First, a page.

In a puzzling extinction, something took out giant shark Megalodon and 36% of big marine animals generally.
A supernova 2.6 million years ago may be related to a marine megafaunal extinction at the Pliocene-Pleistocene boundary where 36 percent of the genera were estimated to become extinct. The extinction was concentrated in coastal waters, where larger organisms would catch a greater radiation dose from the muons.
According to the authors of the new paper, damage from muons would extend down hundreds of yards into ocean waters, becoming less severe at greater depths: “High energy muons can reach deeper in the oceans being the more relevant agent of biological damage as depth increases,” they write.
Indeed, a famously large and fierce marine animal inhabiting shallower waters may have been doomed by the supernova radiation.
“One of the extinctions that happened 2.6 million years ago was Megalodon,” Melott said. “Imagine the Great White Shark in ‘Jaws,’ which was enormous — and that’s Megalodon, but it was about the size of a school bus. They just disappeared about that time. So, we can speculate it might have something to do with the muons. Basically, the bigger the creature is the bigger the increase in radiation would have been.”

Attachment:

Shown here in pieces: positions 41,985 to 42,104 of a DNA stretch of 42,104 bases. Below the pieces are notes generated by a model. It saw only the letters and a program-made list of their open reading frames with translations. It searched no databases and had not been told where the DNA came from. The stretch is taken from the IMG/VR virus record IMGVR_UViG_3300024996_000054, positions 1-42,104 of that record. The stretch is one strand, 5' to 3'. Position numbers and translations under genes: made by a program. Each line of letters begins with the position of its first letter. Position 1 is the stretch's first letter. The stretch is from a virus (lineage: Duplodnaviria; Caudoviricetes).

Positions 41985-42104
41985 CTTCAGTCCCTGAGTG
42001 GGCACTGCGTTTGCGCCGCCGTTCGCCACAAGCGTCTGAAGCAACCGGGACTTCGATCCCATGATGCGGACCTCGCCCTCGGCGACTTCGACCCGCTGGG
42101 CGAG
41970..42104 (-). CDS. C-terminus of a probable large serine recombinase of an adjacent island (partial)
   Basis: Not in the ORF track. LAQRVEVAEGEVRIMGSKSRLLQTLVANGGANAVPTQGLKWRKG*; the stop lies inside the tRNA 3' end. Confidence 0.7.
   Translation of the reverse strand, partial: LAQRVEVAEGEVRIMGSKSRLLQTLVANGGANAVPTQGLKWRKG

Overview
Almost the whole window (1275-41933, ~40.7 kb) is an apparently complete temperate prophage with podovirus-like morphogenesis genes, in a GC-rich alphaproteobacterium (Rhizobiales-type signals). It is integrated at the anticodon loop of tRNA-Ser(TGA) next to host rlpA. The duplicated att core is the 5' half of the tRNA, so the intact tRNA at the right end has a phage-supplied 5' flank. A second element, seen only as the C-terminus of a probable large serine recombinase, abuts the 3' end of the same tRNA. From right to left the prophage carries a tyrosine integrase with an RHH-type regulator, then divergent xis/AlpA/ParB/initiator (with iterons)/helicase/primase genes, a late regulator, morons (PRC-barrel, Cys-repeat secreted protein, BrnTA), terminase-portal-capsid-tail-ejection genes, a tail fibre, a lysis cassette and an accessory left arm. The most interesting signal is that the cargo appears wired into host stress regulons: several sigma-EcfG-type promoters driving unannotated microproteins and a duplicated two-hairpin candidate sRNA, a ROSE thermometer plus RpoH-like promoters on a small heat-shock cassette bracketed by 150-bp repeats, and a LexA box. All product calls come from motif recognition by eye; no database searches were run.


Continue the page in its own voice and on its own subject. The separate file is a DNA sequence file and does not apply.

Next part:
The KU researcher said the evidence of a supernova, or series of them, is “another puzzle piece” to clarify the possible reasons for the Pliocene-Pleistocene boundary extinction.
“There really hasn’t been any good explanation for the marine megafaunal extinction,” Melott said. “This could be one. It’s this paradigm change — we know something happened and when it happened, so for the first time we can really dig in and look for things in a definite way. We now can get really definite about what the effects of radiation would be in a way that wasn’t possible before.” Paper. (paywall) – Adrian L. Melott, Franciole Marinho, Laura Paulucci. Hypothesis: Muon Radiation Dose and Marine Megafaunal Extinction at the End-Pliocene Supernova. Astrobiology, 2018; DOI: 10.1089/ast.2018.1902 More.
Discussions about extinction these days don’t tend to focus so much on what the life form was supposed to be doing wrong but more on environment change that is too swift to adapt to. That makes sense, of course. But one wonders whether, one of these days, we will observe an extinction somewhat like this: The female spiders’ brains are infected by a virus that causes them to eat the males before rather than after mating. It’s something we’d have to see to believe but it could, after all, happen. 😉
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